In 1992, President H.W. Bush seemed increasingly out of touch. His critics panned actions such as spending $28 on presents for his grandchildren and not understanding the technology of a grocery store checkout counter.
Marlin Fitzwater, press secretary: The problem was that when you would ask him to do something symbolic, like going down to this little town near Camp David and showing concern for the economy, he saw it as not being true, as not real. And what was real to him was, he needed to buy some gifts for his grandkids. And so in his mind, that was a far more realistic thing to do. And it's just one of those things where it ended up working against him.
Narrator: When Bush flew to Japan with American automakers in an effort to create more jobs, he soldiered on despite a case of the flu. At a formal state dinner, he got sick on the prime minister. "These last two months have been the worst of my presidency," he told a friend. "And the last year has been the worst of my political career." Things would not get any better. The next month he was skewered by the New York Times for seeming out of touch at a grocers' convention. He marveled at new technology that could read the bar code of shredded label. The New York Times said he didn't know how an ordinary check-out counter worked.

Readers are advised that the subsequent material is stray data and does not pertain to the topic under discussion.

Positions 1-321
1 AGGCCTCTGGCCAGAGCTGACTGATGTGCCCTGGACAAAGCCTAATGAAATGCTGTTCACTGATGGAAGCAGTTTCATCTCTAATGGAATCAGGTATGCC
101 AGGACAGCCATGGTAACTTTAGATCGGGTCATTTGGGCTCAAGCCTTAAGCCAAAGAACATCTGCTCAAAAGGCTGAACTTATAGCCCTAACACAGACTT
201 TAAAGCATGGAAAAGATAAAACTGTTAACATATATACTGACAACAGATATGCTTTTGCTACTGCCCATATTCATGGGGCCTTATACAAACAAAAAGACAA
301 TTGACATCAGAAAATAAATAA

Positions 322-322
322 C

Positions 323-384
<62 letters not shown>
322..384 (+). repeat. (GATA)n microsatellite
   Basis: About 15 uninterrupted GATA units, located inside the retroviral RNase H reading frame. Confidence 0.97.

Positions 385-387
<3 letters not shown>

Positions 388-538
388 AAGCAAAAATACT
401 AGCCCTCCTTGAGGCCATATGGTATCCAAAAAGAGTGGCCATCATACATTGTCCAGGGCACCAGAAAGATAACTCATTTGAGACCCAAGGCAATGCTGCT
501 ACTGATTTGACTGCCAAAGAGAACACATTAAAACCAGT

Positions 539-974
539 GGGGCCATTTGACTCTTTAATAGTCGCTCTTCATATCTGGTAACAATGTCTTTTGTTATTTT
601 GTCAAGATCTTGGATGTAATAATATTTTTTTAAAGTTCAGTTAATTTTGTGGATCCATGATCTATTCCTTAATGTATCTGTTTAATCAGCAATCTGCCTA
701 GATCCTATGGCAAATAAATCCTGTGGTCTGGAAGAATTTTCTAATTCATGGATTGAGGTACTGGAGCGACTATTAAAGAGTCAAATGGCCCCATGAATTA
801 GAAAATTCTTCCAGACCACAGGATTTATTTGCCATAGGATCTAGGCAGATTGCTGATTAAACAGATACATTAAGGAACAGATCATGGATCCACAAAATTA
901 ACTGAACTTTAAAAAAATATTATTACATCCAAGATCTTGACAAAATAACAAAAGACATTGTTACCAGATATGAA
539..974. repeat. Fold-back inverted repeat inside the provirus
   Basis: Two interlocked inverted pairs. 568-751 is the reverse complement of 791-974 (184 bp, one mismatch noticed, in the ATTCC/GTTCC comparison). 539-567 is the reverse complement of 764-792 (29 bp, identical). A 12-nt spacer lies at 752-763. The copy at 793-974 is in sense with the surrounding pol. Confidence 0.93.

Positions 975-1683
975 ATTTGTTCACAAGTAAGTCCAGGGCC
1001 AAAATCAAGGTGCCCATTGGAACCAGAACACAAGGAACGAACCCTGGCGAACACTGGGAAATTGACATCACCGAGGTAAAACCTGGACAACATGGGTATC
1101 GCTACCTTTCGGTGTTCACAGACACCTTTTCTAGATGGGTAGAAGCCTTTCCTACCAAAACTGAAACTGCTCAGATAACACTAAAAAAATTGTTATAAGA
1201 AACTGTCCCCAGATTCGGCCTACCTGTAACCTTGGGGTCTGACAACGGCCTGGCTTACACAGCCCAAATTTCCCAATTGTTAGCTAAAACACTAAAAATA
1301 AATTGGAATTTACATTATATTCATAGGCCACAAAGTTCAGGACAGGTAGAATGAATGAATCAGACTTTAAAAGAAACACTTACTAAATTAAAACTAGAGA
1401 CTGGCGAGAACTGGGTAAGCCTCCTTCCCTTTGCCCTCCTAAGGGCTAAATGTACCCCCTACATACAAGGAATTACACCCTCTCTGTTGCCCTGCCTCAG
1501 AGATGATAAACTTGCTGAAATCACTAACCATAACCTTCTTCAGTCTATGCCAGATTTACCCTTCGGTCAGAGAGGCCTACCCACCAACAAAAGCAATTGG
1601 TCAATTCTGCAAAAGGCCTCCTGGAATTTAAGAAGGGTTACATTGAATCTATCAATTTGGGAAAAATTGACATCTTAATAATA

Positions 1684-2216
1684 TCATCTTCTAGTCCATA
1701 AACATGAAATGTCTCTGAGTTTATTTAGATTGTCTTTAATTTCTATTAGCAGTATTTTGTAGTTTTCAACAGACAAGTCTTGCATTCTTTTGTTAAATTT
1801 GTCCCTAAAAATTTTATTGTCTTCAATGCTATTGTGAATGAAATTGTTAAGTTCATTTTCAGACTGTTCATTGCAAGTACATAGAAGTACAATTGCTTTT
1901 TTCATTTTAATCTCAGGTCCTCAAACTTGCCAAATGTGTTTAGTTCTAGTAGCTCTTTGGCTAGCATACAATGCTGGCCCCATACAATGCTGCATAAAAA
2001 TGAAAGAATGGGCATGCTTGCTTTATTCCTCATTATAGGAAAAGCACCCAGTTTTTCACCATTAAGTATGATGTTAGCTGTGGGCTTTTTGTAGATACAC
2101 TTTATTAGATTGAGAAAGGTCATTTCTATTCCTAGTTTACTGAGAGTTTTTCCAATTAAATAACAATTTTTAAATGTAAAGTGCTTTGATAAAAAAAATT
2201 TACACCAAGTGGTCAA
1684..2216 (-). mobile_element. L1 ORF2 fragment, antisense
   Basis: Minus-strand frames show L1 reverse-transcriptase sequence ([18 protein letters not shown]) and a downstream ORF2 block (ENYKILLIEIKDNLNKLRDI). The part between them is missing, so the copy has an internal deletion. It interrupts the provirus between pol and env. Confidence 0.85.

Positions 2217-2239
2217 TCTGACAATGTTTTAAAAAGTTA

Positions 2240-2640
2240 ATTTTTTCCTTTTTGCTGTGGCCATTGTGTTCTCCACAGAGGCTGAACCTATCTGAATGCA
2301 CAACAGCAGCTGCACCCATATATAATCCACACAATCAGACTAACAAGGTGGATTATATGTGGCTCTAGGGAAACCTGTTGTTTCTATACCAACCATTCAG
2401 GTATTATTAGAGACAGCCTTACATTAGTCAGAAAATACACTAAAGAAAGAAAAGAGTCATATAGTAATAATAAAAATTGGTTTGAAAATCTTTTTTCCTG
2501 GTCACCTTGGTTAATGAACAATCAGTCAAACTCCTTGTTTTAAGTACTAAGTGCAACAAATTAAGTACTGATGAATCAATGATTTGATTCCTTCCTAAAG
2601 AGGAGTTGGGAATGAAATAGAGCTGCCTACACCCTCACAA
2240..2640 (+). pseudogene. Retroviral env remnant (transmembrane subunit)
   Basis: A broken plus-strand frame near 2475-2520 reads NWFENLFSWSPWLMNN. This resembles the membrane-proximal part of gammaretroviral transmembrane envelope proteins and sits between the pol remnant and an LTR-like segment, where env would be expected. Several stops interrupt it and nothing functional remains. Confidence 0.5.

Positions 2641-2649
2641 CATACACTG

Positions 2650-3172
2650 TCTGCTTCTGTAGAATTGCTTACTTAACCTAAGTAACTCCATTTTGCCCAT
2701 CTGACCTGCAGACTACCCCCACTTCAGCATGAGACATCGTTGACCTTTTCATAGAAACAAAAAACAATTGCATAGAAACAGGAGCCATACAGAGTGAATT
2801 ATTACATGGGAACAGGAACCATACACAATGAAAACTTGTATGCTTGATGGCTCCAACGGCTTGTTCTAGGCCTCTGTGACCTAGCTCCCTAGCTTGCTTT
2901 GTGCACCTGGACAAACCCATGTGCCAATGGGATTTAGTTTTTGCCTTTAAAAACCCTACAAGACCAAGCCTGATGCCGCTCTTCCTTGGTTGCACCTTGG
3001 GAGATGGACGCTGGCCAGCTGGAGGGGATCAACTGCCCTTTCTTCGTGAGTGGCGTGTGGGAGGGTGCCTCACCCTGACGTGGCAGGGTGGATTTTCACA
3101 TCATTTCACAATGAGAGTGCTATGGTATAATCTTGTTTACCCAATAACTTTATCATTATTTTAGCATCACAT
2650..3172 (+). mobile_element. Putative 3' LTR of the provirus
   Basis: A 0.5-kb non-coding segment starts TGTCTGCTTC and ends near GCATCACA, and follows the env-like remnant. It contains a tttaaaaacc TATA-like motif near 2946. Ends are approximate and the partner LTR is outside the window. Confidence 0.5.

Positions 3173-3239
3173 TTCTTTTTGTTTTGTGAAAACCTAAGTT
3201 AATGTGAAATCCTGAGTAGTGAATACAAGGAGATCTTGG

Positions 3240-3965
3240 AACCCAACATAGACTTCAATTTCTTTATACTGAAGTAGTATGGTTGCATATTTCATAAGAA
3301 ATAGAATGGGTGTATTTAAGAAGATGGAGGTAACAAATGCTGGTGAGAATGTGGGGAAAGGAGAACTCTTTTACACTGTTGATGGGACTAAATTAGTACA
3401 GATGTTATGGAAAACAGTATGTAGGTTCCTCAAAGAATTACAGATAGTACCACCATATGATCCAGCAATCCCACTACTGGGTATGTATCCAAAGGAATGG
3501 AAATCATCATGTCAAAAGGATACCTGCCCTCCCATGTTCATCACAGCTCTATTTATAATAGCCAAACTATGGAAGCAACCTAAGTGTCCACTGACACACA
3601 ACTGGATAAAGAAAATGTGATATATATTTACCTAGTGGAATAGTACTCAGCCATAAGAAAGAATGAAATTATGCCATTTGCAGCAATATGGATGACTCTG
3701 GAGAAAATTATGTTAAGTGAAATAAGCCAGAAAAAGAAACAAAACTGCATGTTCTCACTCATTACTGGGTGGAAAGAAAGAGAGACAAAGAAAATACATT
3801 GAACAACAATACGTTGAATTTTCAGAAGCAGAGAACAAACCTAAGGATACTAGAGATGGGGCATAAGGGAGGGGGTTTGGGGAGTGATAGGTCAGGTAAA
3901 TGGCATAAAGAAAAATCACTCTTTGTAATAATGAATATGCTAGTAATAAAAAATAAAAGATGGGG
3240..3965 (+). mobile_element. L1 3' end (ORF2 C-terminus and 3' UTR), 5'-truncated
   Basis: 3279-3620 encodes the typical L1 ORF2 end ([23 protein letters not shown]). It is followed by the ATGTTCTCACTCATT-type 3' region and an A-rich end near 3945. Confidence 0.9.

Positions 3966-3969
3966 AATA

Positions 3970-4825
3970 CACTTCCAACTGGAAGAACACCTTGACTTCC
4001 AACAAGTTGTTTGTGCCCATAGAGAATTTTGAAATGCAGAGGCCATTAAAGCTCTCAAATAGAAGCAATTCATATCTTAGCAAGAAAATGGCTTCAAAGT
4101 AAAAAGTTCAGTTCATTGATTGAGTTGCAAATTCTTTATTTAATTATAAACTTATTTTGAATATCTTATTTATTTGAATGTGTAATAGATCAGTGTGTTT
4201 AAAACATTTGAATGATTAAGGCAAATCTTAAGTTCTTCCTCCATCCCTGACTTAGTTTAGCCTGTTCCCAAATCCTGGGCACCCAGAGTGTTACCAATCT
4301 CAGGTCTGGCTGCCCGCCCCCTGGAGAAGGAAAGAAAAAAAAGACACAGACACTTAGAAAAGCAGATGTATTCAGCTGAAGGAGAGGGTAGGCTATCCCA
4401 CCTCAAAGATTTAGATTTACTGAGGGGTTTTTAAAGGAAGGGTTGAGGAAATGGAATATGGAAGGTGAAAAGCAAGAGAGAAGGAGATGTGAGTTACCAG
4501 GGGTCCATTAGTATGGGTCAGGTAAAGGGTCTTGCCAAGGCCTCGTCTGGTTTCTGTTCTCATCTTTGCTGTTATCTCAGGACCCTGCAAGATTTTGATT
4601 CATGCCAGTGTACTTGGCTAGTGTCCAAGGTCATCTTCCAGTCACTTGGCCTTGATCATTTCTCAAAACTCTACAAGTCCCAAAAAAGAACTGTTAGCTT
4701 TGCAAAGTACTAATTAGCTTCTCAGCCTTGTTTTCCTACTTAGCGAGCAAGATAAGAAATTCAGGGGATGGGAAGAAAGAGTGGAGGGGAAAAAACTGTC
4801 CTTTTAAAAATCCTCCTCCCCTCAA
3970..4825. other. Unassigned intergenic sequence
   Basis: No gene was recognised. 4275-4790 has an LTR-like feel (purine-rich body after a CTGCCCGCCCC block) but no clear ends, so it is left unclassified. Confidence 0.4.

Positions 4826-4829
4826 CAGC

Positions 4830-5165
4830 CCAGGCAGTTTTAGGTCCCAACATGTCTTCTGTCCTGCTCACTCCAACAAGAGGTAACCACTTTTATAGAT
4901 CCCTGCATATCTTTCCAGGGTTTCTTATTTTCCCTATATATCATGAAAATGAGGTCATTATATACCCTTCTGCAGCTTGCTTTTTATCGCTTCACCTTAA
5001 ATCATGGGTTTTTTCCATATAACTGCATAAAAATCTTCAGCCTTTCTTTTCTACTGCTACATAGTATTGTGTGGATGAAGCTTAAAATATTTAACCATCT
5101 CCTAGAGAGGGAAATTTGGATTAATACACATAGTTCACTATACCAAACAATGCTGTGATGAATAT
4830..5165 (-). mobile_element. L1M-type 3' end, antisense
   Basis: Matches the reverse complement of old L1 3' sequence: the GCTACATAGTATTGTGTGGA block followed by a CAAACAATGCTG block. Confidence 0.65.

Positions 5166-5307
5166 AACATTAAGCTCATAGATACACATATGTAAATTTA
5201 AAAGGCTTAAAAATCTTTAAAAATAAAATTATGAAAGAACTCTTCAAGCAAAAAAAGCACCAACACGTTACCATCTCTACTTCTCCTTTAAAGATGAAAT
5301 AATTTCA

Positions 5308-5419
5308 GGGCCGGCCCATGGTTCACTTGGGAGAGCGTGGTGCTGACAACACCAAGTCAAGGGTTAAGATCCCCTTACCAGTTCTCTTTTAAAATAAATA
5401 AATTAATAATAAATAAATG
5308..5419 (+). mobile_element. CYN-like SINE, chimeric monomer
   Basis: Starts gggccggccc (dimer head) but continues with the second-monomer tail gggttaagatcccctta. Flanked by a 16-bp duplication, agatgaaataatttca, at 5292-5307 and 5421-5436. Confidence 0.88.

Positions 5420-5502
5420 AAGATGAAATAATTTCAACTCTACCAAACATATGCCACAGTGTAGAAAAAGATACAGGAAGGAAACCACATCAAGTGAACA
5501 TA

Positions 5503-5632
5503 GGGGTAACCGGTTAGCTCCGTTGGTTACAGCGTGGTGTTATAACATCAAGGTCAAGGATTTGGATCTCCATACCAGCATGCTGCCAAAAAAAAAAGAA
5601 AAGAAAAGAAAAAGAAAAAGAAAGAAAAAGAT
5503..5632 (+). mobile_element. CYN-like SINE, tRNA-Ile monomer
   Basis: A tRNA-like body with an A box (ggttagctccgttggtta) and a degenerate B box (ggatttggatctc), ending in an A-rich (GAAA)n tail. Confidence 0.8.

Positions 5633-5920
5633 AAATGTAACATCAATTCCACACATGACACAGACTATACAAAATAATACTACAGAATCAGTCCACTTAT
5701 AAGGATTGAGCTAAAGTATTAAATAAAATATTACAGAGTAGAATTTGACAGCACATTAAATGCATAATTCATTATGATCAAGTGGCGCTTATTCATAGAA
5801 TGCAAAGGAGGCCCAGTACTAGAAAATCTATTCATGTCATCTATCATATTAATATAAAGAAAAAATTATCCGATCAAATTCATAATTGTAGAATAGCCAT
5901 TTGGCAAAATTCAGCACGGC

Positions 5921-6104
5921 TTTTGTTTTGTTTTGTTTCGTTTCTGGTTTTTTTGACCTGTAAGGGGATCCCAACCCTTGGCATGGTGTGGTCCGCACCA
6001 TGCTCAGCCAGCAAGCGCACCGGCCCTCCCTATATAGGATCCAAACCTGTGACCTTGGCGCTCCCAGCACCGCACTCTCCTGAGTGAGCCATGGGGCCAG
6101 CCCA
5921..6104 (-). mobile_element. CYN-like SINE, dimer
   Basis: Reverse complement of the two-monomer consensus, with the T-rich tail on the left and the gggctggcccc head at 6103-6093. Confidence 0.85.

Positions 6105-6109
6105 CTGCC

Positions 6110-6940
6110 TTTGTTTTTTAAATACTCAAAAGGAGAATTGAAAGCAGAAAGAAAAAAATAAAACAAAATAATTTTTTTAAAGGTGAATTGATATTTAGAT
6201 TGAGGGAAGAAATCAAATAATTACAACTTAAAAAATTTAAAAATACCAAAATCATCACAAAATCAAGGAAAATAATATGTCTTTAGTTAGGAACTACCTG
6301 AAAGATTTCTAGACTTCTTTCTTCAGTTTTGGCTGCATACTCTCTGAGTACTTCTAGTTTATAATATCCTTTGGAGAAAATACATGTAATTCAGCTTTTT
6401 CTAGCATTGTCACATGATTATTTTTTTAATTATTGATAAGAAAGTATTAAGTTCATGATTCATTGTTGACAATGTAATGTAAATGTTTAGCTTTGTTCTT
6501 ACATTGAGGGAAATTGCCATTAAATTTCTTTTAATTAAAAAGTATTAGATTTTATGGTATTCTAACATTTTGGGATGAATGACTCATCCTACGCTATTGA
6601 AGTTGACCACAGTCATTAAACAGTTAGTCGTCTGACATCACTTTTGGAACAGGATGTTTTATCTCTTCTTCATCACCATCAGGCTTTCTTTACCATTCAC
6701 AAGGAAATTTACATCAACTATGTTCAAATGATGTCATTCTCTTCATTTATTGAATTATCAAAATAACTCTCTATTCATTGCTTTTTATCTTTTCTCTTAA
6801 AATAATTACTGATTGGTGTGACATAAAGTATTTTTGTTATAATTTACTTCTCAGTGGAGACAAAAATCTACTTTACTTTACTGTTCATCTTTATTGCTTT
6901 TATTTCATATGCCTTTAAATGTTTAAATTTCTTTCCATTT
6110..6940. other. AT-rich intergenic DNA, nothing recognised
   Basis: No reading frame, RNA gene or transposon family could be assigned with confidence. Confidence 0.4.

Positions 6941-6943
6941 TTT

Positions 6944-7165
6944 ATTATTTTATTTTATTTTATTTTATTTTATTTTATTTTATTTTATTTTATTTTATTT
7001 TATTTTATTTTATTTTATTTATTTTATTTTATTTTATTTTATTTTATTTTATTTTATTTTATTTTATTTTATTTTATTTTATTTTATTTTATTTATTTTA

John Robert Green, presidential historian: The story stuck because it fed in with what was being argued by his opponents, both on the far right and the Democrats, that Bush had lost touch with the American people.
The converging forces, circumstances, personalities and events that propelled a group of English men and women west across the Atlantic in 1620.
A look at the poor Scottish emigrant boy who built a fortune in telegraphy, railroads and steel, and then began systematically to give it all away.
John Wesley Powell's epic journey into the unknown Grand Canyon was filled with adventure as his team mapped the Colorado River for the first time.
The founding father laid the groundwork for the nation's modern economy, including the banking system and Wall Street.
Thoroughbred racehorse Seabiscuit was the long shot that captured America's heart during the Depression.
An African American civil rights leader, Ida B. Wells was born into slavery before becoming a journalist in Memphis.
Football coach Knute Rockne of Notre Dame was a pivotal figure in the sudden rise of sports to a position of power in American culture.
A look at JFK's assassination by Lee Harvey Oswald and the subsequent investigations that lead to a widespread loss of trust in government institutions.